Travel Group Unites U.S. Tourism Strategy

Children touching a lit up map of the world.

hide captionA child touches a lit-up map of the world. A new tourism group is promoting the whole U.S., not just individual states, as an international travel destination for the first time.

Mario Tama/Getty Images

The United States doesn't attract nearly as many foreign travelers as it used to. And to try to address that, the U.S. government and travel industry have launched a new travel promotion corporation. The group says one of its first tasks will be convincing international travelers that the U.S. is looking forward to seeing them.

Until now, each U.S. state has been responsible for attracting its own domestic and international tourists. The United States has never promoted itself to the world as a whole country.

The U.S. never needed to until after the Sept. 11 attacks, says Geoff Freeman of the U.S. Travel Association. Then, he says, international neighbors started feeling like they weren't wanted.

"This came at a time when the U.S. dollar was weak, the global economy was strong, and travelers were growing around the world," says Freeman. "And yet by the millions, fewer were coming to the United States."

'We Need People To Be Thinking About America'

The U.S. has seen fewer overseas visitors in every year after Sept. 11. And the decline in tourism has cost the country an estimated 18,000 jobs.

CTP Board Members

A list of board members by industry

Airline: Mark Schwab, senior vice president-alliances, International and Regulatory Affairs, United Airlines

Attractions: Al Weiss, president, worldwide operations, Walt Disney Parks and Resorts

Convention & Visitors Bureau: George Fertitta, CEO, NYC & Company

Hotel: Stephen Cloobeck, chairman and CEO, Diamond Resorts International

Rail: David Lim, chief marketing officer, Amtrak

Restaurant: Roy Yamaguchi, owner and founder, Roy’s Restaurant

Small business: Daniel Halpern, president and CEO, Jackmont Hospitality, Inc.

State tourism: Caroline Beteta, president and CEO, California Travel & Tourism Commission

State tourism: Diane Shober, tourism director, State of Wyoming

Travel distribution: Tom Klein, president, Sabre Holdings

Visa immigration: Lynda S. Zengerle, partner, Steptoe & Johnson LLP

The new Corporation for Travel Promotion is trying to bring back those jobs. It's a public and private partnership between the government and the tourism industry, including the heads of Diamond Resorts International and Walt Disney Parks and Resorts in Orlando.

Its board members say every state needs the power of the U.S. brand to make people visit.

"Even California does. Certainly Mississippi does, or Tennessee," says Caroline Beteta, president of California's Travel & Tourism Commission, and now also the vice chairwoman of the CTP.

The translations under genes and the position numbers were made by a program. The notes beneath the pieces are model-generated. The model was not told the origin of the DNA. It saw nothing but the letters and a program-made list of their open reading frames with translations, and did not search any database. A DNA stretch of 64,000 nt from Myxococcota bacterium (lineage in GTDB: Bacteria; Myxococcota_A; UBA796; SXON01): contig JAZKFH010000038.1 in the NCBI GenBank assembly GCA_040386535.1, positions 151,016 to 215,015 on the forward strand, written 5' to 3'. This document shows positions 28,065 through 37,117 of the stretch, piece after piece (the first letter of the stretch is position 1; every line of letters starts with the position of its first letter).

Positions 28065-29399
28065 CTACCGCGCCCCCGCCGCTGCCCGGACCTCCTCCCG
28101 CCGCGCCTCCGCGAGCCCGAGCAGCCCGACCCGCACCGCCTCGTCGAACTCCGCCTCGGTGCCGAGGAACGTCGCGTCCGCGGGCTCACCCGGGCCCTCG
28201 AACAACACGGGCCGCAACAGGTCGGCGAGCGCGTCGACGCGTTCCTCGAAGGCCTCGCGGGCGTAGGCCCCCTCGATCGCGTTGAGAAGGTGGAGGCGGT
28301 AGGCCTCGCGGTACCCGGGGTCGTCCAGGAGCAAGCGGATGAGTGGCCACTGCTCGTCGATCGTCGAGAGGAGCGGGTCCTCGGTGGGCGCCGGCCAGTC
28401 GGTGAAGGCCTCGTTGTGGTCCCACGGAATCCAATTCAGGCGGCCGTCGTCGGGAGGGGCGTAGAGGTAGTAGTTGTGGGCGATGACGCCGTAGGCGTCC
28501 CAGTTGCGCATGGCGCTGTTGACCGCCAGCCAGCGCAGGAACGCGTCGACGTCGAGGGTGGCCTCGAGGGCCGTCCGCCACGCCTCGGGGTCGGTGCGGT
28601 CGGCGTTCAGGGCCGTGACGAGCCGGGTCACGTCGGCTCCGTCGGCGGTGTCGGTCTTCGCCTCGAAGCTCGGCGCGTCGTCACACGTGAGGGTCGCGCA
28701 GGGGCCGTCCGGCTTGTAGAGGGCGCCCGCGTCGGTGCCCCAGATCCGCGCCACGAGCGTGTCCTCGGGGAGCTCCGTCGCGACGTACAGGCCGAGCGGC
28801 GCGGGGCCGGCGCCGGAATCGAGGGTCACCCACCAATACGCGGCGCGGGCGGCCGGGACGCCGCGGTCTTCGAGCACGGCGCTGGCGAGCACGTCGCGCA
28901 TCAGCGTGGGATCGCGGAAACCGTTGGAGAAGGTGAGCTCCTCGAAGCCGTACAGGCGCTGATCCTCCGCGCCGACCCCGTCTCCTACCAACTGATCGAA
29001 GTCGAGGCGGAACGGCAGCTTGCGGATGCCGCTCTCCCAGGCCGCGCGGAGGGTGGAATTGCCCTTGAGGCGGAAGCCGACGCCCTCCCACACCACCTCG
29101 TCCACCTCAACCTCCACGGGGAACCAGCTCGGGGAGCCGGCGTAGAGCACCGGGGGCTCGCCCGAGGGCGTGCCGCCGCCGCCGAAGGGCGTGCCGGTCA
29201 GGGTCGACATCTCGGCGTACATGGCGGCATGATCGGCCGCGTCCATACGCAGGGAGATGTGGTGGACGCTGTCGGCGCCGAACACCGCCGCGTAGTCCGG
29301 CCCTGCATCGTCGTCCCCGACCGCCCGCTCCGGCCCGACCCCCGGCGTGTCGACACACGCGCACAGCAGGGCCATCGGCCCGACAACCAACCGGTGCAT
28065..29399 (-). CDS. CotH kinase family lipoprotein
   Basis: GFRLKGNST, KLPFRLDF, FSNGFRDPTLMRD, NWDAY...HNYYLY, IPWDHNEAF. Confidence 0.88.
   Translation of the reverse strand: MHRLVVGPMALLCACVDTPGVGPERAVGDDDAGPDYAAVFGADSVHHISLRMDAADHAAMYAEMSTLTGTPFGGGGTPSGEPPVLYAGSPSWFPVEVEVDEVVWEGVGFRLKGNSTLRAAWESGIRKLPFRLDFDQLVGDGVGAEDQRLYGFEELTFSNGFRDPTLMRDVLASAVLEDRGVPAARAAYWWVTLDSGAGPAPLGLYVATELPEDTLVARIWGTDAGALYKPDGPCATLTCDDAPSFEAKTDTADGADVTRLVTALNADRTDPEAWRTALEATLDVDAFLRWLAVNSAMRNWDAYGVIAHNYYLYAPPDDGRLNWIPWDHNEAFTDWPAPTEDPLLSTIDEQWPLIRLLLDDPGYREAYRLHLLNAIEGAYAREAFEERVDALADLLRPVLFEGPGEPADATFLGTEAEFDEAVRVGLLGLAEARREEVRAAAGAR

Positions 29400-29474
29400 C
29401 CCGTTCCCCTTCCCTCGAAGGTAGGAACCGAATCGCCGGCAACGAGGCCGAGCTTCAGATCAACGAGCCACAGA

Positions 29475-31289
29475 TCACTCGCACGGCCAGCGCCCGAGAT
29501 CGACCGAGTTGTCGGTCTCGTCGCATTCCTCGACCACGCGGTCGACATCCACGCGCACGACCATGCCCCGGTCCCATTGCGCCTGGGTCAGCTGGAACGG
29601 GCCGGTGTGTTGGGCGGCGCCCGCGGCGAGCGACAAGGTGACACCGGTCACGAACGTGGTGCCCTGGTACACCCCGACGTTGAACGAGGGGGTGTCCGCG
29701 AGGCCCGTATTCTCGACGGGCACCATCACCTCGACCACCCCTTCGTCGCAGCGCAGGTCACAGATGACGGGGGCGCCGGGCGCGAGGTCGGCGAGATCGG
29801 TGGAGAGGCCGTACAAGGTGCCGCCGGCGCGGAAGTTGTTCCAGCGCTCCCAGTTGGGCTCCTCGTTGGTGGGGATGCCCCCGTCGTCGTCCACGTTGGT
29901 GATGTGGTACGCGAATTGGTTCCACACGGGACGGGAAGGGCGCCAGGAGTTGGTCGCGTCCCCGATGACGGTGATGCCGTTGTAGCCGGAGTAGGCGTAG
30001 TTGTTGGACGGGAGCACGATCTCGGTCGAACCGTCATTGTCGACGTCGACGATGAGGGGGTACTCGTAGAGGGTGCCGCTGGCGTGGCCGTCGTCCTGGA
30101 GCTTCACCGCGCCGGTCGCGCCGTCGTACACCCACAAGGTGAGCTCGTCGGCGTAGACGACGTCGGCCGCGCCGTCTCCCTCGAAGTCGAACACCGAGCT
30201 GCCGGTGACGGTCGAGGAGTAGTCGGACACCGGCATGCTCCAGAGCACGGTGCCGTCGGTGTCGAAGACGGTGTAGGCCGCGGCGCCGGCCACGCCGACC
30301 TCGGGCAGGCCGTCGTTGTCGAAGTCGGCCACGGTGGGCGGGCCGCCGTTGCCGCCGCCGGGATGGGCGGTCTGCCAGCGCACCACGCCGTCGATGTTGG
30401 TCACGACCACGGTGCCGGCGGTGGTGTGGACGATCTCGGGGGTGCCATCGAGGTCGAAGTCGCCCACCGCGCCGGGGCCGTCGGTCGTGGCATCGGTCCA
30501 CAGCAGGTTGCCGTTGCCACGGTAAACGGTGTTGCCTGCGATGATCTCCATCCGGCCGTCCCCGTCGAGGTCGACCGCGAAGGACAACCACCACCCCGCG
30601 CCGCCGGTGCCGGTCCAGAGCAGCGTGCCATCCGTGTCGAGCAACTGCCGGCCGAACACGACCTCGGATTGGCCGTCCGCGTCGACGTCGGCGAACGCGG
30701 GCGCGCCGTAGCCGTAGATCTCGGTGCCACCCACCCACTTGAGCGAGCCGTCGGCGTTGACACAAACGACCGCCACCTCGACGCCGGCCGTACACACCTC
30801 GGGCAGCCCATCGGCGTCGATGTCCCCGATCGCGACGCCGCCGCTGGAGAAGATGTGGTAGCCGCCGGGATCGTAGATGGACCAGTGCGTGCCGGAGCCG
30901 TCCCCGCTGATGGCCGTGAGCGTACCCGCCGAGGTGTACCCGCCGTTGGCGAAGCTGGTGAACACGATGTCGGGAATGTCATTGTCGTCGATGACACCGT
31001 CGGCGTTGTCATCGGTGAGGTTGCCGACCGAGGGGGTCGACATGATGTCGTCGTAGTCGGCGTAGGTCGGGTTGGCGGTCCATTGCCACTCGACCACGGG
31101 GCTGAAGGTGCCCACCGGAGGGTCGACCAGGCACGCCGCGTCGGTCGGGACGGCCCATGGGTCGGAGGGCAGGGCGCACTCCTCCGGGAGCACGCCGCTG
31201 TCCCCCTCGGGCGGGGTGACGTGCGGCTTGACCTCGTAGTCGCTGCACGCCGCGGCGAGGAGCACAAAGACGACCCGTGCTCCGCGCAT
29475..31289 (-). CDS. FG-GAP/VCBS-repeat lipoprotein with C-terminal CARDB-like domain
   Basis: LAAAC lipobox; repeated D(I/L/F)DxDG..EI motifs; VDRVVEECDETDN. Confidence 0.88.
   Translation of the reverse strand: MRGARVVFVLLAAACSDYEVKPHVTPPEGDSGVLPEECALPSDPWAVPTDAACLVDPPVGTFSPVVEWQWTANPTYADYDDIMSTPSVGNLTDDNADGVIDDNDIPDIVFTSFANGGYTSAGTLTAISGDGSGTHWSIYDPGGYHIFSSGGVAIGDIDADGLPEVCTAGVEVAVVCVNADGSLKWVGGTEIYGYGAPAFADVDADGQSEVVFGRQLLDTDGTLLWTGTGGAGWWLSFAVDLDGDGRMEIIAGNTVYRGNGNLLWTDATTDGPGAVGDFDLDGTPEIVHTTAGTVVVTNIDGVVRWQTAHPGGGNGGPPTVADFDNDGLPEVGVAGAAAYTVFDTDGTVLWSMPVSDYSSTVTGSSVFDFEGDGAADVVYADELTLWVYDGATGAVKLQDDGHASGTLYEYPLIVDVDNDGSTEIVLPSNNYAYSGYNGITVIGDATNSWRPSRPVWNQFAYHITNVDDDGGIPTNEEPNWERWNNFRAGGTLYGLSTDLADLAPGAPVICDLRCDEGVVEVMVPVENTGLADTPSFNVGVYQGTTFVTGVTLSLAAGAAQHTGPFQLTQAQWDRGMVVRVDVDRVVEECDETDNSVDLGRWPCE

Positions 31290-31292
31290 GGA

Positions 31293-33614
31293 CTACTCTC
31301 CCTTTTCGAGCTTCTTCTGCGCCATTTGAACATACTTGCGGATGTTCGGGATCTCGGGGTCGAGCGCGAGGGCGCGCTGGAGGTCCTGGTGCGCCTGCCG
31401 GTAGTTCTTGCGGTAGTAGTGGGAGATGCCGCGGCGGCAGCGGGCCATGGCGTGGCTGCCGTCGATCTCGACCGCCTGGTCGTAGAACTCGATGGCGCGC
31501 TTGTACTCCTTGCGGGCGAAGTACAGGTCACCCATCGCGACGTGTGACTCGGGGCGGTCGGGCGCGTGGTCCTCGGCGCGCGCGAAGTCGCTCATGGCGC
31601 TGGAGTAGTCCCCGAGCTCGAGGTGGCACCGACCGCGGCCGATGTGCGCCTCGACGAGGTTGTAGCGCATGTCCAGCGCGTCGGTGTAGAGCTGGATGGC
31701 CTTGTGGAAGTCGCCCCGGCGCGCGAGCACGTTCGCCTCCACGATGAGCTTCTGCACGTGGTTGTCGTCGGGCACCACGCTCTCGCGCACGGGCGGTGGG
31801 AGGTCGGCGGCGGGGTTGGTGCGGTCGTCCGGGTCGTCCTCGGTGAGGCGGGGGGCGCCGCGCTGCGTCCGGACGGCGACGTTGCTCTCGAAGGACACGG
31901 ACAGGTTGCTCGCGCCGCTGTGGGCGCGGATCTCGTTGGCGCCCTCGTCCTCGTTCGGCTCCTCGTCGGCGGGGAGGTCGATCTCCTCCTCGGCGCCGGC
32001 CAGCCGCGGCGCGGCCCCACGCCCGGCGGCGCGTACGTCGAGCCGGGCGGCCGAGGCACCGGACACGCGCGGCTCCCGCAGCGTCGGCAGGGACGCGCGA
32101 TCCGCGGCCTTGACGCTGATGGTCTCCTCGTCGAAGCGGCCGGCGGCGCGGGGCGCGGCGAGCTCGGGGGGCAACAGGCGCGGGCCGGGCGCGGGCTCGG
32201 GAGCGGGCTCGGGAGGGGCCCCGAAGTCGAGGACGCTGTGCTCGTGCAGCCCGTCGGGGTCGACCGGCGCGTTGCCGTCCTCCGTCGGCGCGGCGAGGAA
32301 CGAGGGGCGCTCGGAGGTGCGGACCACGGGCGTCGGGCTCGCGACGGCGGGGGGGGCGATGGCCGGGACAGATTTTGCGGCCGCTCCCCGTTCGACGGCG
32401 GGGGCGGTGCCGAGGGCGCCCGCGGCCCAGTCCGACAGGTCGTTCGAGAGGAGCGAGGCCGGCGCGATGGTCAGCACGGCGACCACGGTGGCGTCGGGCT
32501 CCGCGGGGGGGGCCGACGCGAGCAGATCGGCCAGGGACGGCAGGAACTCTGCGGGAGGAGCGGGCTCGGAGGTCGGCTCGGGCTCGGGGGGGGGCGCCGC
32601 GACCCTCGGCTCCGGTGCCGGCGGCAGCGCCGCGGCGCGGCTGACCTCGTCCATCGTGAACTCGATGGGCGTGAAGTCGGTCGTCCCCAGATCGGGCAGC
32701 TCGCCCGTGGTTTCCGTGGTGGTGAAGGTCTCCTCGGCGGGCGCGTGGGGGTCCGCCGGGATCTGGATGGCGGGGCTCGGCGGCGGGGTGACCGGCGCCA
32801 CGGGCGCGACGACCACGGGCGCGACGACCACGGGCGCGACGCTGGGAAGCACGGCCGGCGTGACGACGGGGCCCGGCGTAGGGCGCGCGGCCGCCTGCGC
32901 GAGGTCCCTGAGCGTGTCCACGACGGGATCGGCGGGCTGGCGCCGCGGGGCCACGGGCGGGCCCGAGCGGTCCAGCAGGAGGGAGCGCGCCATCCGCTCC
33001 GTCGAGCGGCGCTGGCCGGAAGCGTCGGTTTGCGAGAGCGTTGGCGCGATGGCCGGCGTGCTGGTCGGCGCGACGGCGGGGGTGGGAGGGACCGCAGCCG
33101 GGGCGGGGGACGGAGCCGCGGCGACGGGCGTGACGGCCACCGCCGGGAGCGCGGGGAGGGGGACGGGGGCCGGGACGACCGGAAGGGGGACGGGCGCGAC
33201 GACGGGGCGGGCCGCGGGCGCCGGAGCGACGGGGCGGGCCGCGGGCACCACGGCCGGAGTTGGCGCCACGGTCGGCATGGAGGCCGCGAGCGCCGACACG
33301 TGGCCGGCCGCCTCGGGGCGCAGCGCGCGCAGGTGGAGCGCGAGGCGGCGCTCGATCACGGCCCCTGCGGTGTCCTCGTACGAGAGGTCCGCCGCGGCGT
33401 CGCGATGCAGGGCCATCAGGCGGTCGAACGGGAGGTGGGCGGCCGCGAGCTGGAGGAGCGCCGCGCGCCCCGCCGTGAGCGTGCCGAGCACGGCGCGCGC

"We need people to be thinking about America," says Beteta. "If they're not thinking about America, they'll never consider California."

Promoting The Icons

Each state is still going to promote itself and its iconic landmarks, and Beteta says the CTP will also promote those same icons to attract first-time visitors.

"In China and India, where it's a life dream for somebody to come, they're going to be more responsive to the Golden Gate Bridge ... the Statue of Liberty [and] Las Vegas."

But Beteta says the group plans to market all of the country — all the different experiences and food cultures that aren't as popular abroad. She calls it the "undiscovered U.S."

"The great travel South, and Mississippi and the Heritage Trail of Alabama," she says.

The CTP is launching "Destination America" — an international ad campaign including TV spots, print ads and websites to educate the world about the rules for entering the United States.

New Entry Fees Fund Campaign

Entering the U.S. used to be free, but the Department of Homeland Security is now charging foreign travelers a $14 fee to fund the new group's $200 million annual budget.

Of that fee, $10 will go to the Corporation for Travel Promotion, and $4 will go to Homeland Security — to improve entry policies.

The U.S. Travel Association's Freeman says getting Homeland Security to improve the visa system and create a more efficient and "friendly" entrance procedure will be the most challenging work for the CTP.

"We have to convince these leaders to embrace the idea that we can be the world's most secure country, while also being the world's most welcoming, while also being the world's most efficient, while also being a country that promotes commerce," Freeman says.

The new Corporation for Travel Promotion is kicking off its campaign just after a wave of bad publicity about stepped-up security measures at U.S. airports. Beteta says these new procedures could have a negative impact if her group doesn't do a good job of explaining what the new policies are and how they work.

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